• One more comments althhough it might already be in your BLOG. When airlines cancel flights, like they did to you, they should not be able to hold your luggage hostage. My niece flew through Chicago and, due to a delay, missed her connection. We went to pick her up as we live in Chicago and American would not give her back her checked bags saying that they were in a secure area and could not be returned. This is ridiculous – what if there was something critical in your bags – like meds.

    I could not believe that we could not get her luggage back – and to top it off – they were quite rude in their response.

    Good luck and thanks for what you are doing

  • The only thing I really support on this petition is the goal of keeping the airlines from holding us hostage on an aircraft and not meeting basic needs. Everything else, I have to trust in the system of free enterprise and go to the carrier that takes the best care of me. But I don’t want to be on the tarmac past 3 hours even ONCE on an airplane. Remove all the other items from this petition, and I’m in–otherwise if this passes as is, expect higher prices to compensate for everything that the airlines will have to deliver. There are those that might be willing to accept higher prices, but there are those that can’t afford it. And to anonymous, it is as difficult as rocket science–ask an ATC. Three hours is a good threshold.

  • Passengers’ Bill of Rights are the dumbest thing I have ever heard. Who is going to administer it. What is fair to me may not be fair to you. Quit whining. It is still faster than driving.

  • Shouldn’t airports be required to purchase vehicles that can unload passengers, ferry food and toilet facilities to stranded airplanes?

    Airports have too many flights, too few gates and too few landing strips for the traffic. When the weather turns bad and/or planes on the ground are stalled, the airport should be the central facility to service the planes and passengers it can’t move.

  • You hit the nail on the head. The fact that it took so many disastrous repeats before the airlines recognized a problem shows how little they care. Even in the wake of all this publicity,they couldn’t pull it together.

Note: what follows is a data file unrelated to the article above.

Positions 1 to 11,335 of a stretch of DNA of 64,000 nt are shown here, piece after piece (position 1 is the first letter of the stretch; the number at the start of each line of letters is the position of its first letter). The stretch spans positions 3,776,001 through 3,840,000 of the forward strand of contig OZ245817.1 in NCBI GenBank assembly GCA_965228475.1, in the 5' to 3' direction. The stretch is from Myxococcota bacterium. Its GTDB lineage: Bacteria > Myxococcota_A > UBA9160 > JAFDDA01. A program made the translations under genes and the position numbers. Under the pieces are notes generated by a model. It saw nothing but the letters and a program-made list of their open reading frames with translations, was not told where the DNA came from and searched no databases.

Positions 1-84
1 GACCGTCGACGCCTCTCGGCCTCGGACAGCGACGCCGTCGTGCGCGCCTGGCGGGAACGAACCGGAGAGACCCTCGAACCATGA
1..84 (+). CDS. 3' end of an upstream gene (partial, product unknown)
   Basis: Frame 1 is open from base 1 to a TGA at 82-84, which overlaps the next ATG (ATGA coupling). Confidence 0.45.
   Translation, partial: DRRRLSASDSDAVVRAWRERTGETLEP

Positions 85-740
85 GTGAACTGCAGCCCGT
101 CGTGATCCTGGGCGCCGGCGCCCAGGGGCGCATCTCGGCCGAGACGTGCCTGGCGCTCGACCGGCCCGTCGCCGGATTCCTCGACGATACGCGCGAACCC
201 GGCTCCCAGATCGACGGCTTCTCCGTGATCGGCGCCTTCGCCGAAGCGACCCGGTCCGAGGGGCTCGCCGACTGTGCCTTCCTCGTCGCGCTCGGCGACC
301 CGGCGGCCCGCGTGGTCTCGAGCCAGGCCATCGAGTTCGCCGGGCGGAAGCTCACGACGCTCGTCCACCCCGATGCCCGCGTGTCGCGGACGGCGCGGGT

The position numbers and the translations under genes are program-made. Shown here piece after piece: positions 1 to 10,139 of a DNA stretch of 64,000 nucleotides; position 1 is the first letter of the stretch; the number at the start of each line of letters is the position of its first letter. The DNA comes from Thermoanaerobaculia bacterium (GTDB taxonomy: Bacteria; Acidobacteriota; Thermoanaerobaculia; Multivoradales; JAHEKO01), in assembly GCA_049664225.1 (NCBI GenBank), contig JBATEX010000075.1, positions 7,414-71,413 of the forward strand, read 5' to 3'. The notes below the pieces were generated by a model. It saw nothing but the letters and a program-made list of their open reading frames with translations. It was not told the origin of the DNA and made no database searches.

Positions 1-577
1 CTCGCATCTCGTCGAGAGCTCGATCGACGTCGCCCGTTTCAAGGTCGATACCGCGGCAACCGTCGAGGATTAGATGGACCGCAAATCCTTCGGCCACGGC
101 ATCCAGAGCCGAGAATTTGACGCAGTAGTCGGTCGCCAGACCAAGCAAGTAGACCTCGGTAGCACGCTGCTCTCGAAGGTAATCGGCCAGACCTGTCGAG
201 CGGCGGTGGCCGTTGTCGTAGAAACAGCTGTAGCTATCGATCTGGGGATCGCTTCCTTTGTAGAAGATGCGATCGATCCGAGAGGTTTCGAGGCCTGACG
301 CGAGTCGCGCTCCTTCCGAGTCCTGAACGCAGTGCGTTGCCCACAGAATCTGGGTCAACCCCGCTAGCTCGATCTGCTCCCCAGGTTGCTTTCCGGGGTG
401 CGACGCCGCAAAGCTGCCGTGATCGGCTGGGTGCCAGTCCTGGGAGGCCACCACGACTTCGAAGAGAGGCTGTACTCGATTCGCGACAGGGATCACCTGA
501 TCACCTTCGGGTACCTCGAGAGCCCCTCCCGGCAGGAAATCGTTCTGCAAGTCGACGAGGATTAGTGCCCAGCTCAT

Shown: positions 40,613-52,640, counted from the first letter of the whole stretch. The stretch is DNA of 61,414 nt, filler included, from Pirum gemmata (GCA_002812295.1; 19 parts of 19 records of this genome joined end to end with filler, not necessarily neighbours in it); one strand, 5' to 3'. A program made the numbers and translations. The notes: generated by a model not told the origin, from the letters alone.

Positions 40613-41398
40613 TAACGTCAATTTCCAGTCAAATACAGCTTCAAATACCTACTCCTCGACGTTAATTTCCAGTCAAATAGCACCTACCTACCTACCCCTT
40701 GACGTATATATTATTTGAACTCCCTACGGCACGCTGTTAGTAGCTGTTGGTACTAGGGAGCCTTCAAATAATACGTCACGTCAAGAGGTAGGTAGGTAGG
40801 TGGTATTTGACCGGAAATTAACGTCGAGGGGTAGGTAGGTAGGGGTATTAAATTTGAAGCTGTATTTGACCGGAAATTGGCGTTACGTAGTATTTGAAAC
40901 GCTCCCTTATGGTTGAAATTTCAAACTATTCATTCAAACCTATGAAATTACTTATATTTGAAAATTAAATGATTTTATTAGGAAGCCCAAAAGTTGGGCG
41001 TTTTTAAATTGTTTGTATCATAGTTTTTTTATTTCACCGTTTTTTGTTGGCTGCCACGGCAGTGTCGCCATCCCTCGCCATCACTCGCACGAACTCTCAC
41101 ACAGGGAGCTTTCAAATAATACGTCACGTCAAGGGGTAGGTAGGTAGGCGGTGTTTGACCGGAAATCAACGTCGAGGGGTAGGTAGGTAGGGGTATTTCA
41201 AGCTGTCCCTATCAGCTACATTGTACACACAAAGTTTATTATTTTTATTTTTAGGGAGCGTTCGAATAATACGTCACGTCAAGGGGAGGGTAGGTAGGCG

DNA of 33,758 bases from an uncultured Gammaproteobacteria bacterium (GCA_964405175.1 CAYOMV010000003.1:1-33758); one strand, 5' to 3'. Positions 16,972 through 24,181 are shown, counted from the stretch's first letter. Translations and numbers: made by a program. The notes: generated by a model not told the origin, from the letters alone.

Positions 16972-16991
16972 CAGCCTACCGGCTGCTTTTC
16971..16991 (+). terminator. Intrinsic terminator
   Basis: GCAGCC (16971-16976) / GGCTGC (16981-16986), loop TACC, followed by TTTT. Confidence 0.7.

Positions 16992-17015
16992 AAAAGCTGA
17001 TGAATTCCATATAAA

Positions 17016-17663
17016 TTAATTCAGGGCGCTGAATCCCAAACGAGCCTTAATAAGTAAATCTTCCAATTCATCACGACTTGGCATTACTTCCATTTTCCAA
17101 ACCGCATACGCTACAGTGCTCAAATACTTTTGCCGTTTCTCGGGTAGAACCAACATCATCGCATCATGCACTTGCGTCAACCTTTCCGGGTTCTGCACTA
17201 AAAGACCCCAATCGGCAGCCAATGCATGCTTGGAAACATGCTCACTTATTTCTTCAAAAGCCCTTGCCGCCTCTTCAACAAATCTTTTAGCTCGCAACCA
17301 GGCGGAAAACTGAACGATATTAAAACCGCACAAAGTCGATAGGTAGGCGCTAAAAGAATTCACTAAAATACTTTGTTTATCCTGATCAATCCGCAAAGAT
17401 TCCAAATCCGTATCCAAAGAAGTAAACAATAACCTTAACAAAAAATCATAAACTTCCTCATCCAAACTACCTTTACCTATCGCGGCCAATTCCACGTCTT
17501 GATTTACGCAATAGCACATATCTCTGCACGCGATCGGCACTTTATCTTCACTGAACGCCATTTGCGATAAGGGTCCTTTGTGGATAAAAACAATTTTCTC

Jet Blue responded during today’s interview by saying that many of the procedures are already in place. If they were already in place, then another airline’s initiated Bill of Rights won’t accomplish anything. We need a Bill of Rights by the people… for the people.

  • You hit the nail on the head. The fact that it took so many disastrous repeats before the airlines even attempted damage control shows how little they take this issue seriously.

    Also, the fact that Jet Blue can go on air and say they already have most of these procedures in place only further shows that they aren’t capable of policing themselves. We need a bill of rights for the people… by the people.

  • If someone had a stroke on the tarmaced plane, I’m sure that the authorities would quickly find a way to get them to a hospital. So the issue isn’t if it can be done, the issue is that the airlines operate for their own convenience not for their passerngers. I recently had an inter-island flight cancelled in Hawaii. I was transferred to another airline and was then held in the waiting area for four hours. Every twenty minutes we were told that the plane would arrive in ten minutes and that we shouldn’t leave the area unless we wanted to miss the flight. If we hadn’t had a pre-paid hotel room waiting on the next island, we would have left the airport in disgust.

  • This is an idea whose time has not only come but is long overdue. Over the years I have witnessed mistreatment of passengers (not only “able” passengers but disabled and primarily elderly passengers)at the boarding gate and on the airplane. I have not spoken up during these times only because I am simply confused and conflicted: some of the employees involved have been so hostile and intimidating I feared speaking up would result in a trip to jail or at the very least, being denied boarding access, and since I am either traveling with a disabled older brother or two or three kids my concern was primarally being separated from them or causing them extreme stress. This worry has mushroomed into the fear of becoming claustrophbic or irrational on an airplane, to the point where I didn’t visit my Mother (or my kids their Grandmother) the last two years of her life. My Mother hadn’t flown in almost seven years; she was afraid her age related issues would either not be accomadated or completely ignored. That situation still causes me and my family considerable pain.